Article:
Barbara Banfield

Barbara Banfield2018-04-02T13:18:40-07:00

 Barbara Banfield

After twenty years in designing and manufacturing in the garment industry, I returned home to concentrate on raising our three children. Still with a passion for working with my hands, and a grounded sense of practicality clay became an active hobby for me. Over a period of 10 years I took lessons at Cedar Ridge Creative Art Center, participated in student shows and sales, and spent many summers enrolled in the Haliburton School for the Arts. I became hooked on working with clay.

With the need to broaden my knowledge I decided to embark on formal training and enrolled at Sheridan College in 2007 graduating 2010. While under the guidance of Bruce Cochrane, I had the opportunity to be exposed to the breadth of clay, studying, working and learning.  Within the last several years I have visited Metchiosin Summer School for the Arts and have studied with Robin Hopper, Pete Pinnel and Steven Hill as well as attending numerous workshops and conferences. Directing my attention to form and surface development has been my focus.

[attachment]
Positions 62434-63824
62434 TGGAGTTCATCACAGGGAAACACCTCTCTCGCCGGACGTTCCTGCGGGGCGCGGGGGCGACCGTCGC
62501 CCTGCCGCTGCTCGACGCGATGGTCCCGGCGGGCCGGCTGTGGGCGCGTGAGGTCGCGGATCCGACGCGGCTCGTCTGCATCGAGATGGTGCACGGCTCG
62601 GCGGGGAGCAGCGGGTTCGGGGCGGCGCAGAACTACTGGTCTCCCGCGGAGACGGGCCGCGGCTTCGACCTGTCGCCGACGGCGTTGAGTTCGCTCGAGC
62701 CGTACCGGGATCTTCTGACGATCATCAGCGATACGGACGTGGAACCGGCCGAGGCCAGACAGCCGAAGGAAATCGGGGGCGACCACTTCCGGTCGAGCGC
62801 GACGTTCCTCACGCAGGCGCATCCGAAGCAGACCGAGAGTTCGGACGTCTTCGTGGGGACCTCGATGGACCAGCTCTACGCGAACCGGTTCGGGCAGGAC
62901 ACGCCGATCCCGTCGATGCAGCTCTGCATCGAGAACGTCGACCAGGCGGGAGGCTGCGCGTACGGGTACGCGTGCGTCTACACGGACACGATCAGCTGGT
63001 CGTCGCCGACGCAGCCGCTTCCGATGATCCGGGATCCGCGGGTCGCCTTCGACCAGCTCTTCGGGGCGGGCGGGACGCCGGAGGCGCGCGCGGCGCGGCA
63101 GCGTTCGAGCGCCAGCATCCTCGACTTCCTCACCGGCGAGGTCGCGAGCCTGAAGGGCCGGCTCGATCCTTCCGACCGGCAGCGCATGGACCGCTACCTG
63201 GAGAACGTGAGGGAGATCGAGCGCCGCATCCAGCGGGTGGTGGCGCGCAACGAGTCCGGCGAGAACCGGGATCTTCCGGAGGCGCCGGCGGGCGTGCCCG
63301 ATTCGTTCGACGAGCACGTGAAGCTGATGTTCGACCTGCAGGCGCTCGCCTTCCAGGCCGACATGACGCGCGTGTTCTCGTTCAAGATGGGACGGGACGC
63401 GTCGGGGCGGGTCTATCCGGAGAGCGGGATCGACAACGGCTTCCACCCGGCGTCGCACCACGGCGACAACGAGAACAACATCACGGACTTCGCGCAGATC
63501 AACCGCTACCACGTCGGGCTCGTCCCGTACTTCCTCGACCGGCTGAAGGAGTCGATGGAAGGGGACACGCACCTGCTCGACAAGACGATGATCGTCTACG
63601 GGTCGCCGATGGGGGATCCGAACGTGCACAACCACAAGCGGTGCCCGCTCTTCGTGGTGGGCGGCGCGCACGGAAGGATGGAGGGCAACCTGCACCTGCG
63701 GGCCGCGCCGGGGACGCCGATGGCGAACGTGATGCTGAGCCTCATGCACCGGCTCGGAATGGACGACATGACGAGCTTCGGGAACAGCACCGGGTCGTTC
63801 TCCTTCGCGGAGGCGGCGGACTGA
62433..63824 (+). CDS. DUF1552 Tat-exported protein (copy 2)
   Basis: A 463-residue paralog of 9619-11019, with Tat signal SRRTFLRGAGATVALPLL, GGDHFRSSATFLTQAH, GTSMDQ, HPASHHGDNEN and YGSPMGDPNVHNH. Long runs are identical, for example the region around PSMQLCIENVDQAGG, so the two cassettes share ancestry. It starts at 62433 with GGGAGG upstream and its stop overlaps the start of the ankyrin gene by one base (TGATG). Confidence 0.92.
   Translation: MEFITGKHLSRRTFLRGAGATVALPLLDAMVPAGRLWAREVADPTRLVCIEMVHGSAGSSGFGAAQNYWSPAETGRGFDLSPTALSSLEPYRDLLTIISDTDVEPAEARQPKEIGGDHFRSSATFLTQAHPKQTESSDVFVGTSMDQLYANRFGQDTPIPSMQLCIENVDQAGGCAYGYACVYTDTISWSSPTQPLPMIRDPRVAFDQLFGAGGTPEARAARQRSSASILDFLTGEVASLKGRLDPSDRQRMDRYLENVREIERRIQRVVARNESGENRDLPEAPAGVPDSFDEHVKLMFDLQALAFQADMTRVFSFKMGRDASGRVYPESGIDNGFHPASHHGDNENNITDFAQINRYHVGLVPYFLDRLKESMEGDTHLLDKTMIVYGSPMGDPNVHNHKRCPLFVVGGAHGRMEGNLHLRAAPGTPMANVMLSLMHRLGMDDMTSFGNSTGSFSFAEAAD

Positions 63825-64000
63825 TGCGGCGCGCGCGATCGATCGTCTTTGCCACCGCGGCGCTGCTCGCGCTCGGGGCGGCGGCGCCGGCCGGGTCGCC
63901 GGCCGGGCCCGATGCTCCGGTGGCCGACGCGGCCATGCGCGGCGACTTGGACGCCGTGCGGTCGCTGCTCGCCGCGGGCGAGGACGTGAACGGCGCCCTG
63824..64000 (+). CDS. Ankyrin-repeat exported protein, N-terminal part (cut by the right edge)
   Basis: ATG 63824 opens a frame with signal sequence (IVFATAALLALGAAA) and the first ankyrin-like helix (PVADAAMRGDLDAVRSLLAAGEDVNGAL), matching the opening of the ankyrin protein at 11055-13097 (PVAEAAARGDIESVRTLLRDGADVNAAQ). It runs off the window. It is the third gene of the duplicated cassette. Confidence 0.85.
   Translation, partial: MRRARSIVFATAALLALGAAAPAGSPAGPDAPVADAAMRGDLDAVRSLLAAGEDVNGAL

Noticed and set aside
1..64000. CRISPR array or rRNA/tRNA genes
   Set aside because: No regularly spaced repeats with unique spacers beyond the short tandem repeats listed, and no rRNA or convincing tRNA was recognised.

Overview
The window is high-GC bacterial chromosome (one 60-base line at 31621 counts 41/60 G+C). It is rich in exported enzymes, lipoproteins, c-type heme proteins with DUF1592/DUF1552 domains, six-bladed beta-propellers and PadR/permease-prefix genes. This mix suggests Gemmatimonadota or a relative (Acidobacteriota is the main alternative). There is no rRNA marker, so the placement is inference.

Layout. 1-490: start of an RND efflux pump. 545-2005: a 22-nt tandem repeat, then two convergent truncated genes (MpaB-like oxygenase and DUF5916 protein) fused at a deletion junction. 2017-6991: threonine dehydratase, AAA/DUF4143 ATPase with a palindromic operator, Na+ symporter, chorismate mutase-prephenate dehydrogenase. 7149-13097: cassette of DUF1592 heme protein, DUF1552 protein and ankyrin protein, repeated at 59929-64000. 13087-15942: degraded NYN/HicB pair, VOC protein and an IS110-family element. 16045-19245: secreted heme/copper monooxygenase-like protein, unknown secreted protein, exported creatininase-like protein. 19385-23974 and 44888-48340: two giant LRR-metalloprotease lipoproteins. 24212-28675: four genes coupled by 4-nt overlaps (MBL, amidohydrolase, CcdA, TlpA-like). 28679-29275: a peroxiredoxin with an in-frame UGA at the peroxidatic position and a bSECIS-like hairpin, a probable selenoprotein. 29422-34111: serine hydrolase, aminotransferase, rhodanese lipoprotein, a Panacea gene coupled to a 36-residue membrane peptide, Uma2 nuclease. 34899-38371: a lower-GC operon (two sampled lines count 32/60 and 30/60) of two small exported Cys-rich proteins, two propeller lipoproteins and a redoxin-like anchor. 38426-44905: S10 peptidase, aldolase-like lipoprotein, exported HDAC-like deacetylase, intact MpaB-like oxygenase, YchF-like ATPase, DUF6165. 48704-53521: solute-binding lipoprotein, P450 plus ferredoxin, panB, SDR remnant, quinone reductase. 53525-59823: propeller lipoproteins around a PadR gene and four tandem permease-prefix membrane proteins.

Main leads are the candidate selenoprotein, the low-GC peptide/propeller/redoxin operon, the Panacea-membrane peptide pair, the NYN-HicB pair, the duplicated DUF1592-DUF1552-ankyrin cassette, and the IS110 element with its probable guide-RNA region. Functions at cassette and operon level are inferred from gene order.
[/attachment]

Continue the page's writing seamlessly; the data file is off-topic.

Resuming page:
I am intrigued by the hands-on process, working with the wheel, altering, sculpting and watching a piece come to life.  The challenges that come with the glazing and firing are opportunities to me.  My practical nature seems to guide me to create objects that are not just beautiful to the eye but also useful to living day to day. It is my intention that through use one gains a greater appreciation and understanding of the hand made.

My personal interest in the outdoors and traveling has inspired me to borrow from nature and architecture for my work.  Added surface textures and fluid, variegated glazes, are much like the snow laden pine trees or the rain pools in a sunken, lichen covered rock.  At times, architectural urban shapes intersect with the soft natural lines just as the urban and rural landscapes collide. I constantly am drawing from the world that surrounds me; these porcelain pots and glazes are the creative expression of what I see that gives me joy.

Photography by Dale Roddick

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